Stable diplomatic relations between China and Thailand have contributed to growing Chinese investment in the South Asian country in recent years, but some local people in Thailand are concerned about the trend and have not yet felt the benefits, experts said.
China became the third-largest source of foreign direct investment for Thailand in 2016, after Japan and Singapore, according to the Economic and Commercial Counselor’s Office of the Chinese Embassy to Thailand.
Located at a crucial crossroads along the route of the China-proposed Belt and Road (B&R) initiative, Thailand is playing an important role and seeing an influx of Chinese investors.
“As more and more Chinese people travel to Thailand every year, some tourist agencies and real estate companies have been tapping into the Thai market, which has hurt the interests of local industries,”
Thailand has also come up with different policies to boost local economic growth – including the Eastern Economic Corridor, a plan to enhance connectivity between the Association of Southeast Asian Nations and the Indian Ocean Rim Association for Regional Cooperation – while its support for the B&R initiative will allow for more access to foreign capital, said Liu Jian-ying, an associate research fellow with the Chinese Academy of International Trade and Economic Cooperation.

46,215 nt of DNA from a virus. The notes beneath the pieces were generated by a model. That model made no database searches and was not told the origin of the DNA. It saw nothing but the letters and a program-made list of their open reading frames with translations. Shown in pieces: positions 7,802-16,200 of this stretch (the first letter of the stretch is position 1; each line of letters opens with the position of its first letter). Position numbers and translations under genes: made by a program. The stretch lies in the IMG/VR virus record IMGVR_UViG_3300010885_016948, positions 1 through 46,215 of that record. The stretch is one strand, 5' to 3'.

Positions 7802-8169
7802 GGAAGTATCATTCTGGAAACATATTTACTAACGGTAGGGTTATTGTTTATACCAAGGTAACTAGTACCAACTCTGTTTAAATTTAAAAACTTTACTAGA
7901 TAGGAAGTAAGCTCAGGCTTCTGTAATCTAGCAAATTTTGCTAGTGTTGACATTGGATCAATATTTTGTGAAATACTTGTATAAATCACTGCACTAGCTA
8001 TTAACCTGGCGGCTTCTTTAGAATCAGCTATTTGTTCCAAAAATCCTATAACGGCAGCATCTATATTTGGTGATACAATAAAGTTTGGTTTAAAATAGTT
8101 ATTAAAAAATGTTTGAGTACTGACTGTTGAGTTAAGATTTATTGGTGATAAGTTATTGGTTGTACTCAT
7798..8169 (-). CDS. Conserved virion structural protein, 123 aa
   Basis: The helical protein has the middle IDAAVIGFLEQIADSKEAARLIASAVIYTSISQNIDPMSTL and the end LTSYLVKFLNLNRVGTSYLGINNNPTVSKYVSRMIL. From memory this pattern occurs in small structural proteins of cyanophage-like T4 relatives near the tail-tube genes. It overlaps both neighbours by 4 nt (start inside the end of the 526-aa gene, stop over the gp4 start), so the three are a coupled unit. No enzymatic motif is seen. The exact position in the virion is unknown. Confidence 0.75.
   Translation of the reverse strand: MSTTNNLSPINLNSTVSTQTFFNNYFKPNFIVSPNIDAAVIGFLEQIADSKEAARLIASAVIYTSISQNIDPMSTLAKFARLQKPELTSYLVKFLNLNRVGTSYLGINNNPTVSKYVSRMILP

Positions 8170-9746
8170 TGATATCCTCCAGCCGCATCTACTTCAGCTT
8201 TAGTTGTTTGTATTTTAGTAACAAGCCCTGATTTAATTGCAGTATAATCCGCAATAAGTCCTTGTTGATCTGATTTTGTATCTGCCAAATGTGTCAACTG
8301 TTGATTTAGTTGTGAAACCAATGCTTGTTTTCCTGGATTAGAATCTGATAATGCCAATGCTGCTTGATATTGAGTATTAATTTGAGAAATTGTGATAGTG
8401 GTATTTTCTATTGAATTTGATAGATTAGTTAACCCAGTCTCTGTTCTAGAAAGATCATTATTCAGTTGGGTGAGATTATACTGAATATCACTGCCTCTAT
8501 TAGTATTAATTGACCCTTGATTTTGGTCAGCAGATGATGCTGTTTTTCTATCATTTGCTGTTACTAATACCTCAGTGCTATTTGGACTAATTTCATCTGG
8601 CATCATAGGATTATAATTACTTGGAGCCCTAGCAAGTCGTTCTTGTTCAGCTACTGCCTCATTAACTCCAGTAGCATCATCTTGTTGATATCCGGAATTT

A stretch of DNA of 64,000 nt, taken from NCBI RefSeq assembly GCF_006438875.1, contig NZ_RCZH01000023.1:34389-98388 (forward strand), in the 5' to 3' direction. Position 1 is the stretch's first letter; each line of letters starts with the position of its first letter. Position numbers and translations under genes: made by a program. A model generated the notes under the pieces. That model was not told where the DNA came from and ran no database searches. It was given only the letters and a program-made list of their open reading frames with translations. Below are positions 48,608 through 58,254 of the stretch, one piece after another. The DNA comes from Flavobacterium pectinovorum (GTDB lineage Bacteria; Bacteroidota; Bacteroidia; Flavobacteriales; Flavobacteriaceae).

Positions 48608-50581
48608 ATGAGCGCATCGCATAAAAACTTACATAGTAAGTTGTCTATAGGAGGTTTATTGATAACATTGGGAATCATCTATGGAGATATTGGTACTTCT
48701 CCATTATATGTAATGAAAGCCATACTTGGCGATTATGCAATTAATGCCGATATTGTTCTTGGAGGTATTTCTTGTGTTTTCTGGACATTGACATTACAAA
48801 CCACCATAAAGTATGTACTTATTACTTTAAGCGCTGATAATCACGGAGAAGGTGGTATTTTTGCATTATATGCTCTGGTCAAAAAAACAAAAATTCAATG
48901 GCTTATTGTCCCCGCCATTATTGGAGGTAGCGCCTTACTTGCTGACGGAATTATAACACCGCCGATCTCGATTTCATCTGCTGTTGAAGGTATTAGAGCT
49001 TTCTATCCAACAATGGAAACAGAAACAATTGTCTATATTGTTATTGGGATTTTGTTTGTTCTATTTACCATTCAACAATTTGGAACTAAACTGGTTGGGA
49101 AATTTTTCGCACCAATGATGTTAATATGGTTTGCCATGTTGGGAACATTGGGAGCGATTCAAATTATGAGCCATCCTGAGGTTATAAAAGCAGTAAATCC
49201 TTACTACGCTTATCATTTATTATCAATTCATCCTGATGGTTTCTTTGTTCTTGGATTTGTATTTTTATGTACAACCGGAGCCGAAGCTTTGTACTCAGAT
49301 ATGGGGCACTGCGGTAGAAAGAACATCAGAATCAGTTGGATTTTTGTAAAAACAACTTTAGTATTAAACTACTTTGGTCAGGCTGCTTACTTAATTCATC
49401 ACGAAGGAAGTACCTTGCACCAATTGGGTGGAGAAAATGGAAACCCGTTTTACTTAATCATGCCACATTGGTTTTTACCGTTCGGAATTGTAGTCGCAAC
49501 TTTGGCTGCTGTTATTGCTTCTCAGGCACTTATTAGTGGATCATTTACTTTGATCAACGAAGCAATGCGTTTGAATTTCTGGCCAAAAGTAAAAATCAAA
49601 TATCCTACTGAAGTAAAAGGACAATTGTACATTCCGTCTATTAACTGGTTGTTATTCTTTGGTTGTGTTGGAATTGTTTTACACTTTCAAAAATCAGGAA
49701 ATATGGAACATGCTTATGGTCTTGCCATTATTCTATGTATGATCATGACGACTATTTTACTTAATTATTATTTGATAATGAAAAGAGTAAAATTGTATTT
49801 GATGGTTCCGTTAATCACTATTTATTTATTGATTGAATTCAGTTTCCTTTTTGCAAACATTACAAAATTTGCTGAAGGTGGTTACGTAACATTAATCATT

“The two countries are eager for more cooperation in railways, fintech, digital economy and tourism,” she said, referring to the reasons why Chinese investment has been surging in Thailand.
Foreign investment is crucial for the country’s economic recovery, Cheng Cheng, an associate research fellow with the Chongyang Institute for Financial Studies at Renmin University of China, told the Global Times.
“Thailand is one of the economies in Southeast Asia that has been caught in the middle-income trap, and its industries have lost their edge in the global supply chain,” he said, noting that attracting more foreign players is necessary for the country.
However, the rapid growth of Chinese investment has raised some concerns in Thailand. Local newspaper the Bangkok Post said in a report on Monday that not everyone is happy with the growing Chinese influence in Thai real estate, e-commerce and tourism.”The real problem is in the tourism sector,” said Xu Liping, a researcher on Southeast Asian affairs at the Chinese Academy of Social Sciences.
In 2016, the number of tourists from the Chinese mainland to Thailand reached 8.77 million, an increase of 10.56 percent year-on-year, according to the China National Tourism Administration. As a result, Chinese travel companies are doing good business in Thailand, the Bangkok Post noted.
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